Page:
Special to the NNPA from the Houston Forward-Times

Did you know that celebrity chef Art Smith is one of the nearly 26 million Americans in the United States living with diabetes?

When Smith was diagnosed with type 2 diabetes in 2008, he took the news as a wake-up call. Soon after, he began working with his doctor to develop a treatment plan that was right for him. He also made changes to his diet to include more fresh vegetables and started exercising five days a week, which led him to eventually lose 120 pounds.

Smith is now working with Merck on the Taking Diabetes to Heart program to share his personal story and to teach people with type 2 diabetes that small, but important changes in their lifestyle, including food choices, can help them better manage the disease.

“As a chef living with type 2 diabetes, I know that managing the way you eat can be challenging,” says Smith. “That’s why I’ve started cooking up delicious, diabetes-friendly dishes that the whole family can enjoy. I want to show people that having type 2 diabetes doesn’t mean you have to make separate meals or feel alone at meal time.”

There’s no “one-size-fits-all” approach to diabetes-management. Just as he did himself, Smith is encouraging patients to work with their healthcare provider to set individualized goals and develop a plan that’s right for them, including diet, exercise, and, if appropriate, medication.

“My doctor told me that people with type 2 diabetes can help reduce their risk of serious complications by setting individual goals to manage the ABCs of diabetes—that’s A for A1C, also known as blood sugar, B for blood pressure and C for cholesterol,” says Smith.

In addition to eating healthier, Smith sticks to a consistent eating schedule to help manage his blood sugar. While most people with diabetes are aware of the importance of managing high blood sugar, Smith learned that for individuals on certain diabetes medications, it is important to manage low blood sugar as well. Low blood sugar can make patients feel shaky, dizzy, sweaty, or hungry, and sometimes, faint, so it’s important to ask a health care provider to explain the causes, signs and symptoms of high and low blood sugar to you and let him or her know if you are experiencing any of those symptoms.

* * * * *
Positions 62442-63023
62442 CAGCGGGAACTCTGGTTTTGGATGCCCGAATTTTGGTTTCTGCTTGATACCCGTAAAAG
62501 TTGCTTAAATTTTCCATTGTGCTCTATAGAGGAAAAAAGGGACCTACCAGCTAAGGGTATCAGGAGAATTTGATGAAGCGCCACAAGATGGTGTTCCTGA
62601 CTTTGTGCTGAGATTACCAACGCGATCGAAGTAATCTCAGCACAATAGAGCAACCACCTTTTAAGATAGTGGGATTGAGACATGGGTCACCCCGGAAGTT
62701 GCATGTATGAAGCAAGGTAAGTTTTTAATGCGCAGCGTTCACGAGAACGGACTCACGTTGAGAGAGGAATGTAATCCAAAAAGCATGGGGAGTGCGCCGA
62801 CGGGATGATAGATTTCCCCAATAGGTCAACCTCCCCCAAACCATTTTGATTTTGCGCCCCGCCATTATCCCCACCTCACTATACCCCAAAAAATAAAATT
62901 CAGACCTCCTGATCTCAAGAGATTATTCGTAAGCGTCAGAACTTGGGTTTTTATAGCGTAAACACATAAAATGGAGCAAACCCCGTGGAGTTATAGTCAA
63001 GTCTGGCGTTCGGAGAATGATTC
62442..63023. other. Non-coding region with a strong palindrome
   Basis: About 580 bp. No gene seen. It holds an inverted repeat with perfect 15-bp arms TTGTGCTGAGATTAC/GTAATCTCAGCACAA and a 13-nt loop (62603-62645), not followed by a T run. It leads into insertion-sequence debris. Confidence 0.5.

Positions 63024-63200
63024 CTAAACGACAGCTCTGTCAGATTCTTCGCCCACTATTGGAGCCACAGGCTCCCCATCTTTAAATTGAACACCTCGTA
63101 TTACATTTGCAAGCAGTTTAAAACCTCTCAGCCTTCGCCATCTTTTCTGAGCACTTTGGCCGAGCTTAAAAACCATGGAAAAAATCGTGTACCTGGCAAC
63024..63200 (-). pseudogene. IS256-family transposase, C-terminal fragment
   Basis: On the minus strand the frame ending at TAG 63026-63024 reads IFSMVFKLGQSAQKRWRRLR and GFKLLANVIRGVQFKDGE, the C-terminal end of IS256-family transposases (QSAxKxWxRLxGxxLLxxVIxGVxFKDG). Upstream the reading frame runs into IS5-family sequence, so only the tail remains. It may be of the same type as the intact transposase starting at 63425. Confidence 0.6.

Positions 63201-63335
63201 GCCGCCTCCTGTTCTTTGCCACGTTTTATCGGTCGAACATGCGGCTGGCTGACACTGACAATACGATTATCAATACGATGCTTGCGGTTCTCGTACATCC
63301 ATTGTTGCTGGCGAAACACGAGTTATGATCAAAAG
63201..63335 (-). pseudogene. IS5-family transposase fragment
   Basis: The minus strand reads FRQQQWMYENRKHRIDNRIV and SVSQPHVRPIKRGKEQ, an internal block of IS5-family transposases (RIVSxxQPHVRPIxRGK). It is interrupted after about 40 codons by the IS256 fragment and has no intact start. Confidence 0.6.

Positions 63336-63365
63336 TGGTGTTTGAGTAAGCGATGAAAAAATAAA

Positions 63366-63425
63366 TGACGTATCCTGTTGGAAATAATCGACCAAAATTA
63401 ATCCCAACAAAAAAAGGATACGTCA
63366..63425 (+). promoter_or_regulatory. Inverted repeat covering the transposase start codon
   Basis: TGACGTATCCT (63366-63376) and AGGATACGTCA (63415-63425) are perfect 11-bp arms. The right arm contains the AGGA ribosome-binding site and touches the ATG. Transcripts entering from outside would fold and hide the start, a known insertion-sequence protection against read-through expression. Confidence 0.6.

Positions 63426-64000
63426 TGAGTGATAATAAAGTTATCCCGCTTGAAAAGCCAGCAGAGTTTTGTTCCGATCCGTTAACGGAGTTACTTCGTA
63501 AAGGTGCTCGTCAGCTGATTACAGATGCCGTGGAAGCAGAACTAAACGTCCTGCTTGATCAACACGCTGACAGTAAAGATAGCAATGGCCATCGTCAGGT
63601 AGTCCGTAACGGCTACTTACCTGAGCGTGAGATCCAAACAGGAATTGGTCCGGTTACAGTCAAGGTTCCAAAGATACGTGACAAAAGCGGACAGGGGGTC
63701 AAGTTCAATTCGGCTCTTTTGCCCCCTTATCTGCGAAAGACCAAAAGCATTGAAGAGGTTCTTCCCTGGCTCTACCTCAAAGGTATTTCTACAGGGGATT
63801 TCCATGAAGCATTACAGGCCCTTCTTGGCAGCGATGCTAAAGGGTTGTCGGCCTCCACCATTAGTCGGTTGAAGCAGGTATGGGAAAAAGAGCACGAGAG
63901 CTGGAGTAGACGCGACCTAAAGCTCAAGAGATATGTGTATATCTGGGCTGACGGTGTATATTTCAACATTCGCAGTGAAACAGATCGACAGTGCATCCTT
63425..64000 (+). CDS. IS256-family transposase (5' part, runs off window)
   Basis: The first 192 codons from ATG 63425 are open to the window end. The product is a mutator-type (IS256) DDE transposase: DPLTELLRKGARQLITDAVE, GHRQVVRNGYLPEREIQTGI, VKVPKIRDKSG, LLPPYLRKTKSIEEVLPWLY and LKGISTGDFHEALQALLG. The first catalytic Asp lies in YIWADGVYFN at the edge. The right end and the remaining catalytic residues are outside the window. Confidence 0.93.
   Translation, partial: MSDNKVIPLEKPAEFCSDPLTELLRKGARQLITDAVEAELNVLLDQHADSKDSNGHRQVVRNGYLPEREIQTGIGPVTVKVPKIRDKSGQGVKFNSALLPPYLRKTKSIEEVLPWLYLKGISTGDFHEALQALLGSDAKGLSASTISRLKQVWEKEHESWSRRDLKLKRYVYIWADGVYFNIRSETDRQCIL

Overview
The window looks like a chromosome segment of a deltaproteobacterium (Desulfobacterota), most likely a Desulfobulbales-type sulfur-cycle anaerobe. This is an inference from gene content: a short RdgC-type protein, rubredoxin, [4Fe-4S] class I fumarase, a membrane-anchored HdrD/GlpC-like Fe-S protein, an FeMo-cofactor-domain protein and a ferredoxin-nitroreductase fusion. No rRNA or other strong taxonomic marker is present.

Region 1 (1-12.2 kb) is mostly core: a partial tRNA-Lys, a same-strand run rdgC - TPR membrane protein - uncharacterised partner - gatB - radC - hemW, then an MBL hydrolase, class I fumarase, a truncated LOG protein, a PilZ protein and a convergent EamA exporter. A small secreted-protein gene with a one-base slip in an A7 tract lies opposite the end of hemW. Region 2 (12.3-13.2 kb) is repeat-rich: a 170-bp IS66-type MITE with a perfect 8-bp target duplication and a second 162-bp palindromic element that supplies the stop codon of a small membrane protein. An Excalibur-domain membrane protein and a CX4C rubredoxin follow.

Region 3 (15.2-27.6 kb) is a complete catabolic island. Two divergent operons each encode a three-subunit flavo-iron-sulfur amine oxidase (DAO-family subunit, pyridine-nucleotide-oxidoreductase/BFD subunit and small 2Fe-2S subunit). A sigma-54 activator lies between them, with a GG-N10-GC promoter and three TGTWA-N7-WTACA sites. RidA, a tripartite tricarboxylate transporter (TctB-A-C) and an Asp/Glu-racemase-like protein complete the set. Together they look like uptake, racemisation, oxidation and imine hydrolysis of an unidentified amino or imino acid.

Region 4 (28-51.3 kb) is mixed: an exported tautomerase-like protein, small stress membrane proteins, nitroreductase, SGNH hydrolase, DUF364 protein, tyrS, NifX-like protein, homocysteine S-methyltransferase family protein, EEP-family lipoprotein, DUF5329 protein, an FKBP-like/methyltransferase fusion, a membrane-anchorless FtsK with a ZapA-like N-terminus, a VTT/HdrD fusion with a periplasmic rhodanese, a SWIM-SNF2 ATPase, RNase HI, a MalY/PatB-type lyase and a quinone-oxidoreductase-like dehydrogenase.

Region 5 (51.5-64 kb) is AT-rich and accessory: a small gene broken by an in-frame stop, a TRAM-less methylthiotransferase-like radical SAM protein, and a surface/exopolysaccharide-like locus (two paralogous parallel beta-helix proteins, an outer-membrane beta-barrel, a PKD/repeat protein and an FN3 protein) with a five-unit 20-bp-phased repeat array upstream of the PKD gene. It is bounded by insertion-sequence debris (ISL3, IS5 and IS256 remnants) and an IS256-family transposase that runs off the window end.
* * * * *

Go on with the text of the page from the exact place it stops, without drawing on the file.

To help others living with type 2 diabetes commit to a diabetes-friendly lifestyle, Smith is encouraging patients to visit www.TakingDiabetesToHeart.com for more of his diabetes-friendly recipes, questions to ask health care providers, and additional resources for patients and their families.

Recipe: Farmer’s Cheese Pancakes with Jam
Farmer’s cheese is a cross between ricotta and cottage cheese but with all the liquid pressed out of it. It has a mild taste and moist texture and is usually found next to the cream cheese area of the supermarket. Low in fat, lactose and carbohydrates it makes a wonderful addition to your breakfast regimen, but watch the sodium! These little pancakes are Russian in origin and are dressed up with any kind of sugar free jams and fruit spreads or even apple slices and strawberries.

Serves 4
For the pancakes:

  • 16 ounces farmer’s cheese
  • 2 large eggs
  • 1/3 cup whole wheat pastry flour
  • Cooking Spray

For the Garnish:

  • 4 tablespoons sugar-free fruit spread or jam.
  • 8 strawberries, quartered


  1. Put the farmer’s cheese into a large mixing bowl.
  2. Add the eggs and stir with a wooden spoon until thoroughly combined.
  3. Add the flour and mix gently to combine.
  4. Heat a non-stick skillet or cast iron skillet on medium high until hot.
  5. Spray the pan with cooking spray and drop heaping tablespoons of batter into the pan to form a little pancake.
  6. Reduce the heat to medium so they don’t burn and cook approximately two minutes.
  7. Flip the pancake over and cook for two minutes more until both sides are golden brown.
  8. Divide the pancakes between 4 plates and top with sugar-free fruit spread and strawberries

Per serving: 285 calories • 12 g fat • 7 g sat fat • 130 mg cholesterol • 185 mg sodium • 26 g carbohydrates • 2 g fiber • 18 g protein


  1. Centers for Disease Control and Prevention (CDC). National Diabetes Fact Sheet: National estimates and general information on diabetes and prediabetes in the United States, 2011. Atlanta, GA: U.S. Department of Health and Human Services, Centers for Disease Control and Prevention, 2011.
  2. American Diabetes Association. Standards of medical care in diabetes–2013. Diabetes Care. 2013;36(suppl 1):S11–S66.
  3. American Diabetes Association. Living with Diabetes: Hypoglycemia (Low blood glucose).http://www.diabetes.org/living-with-diabetes/treatment-and-care/blood-glucose-control/hypoglycemia-low-blood.html. Accessed September 17, 2013.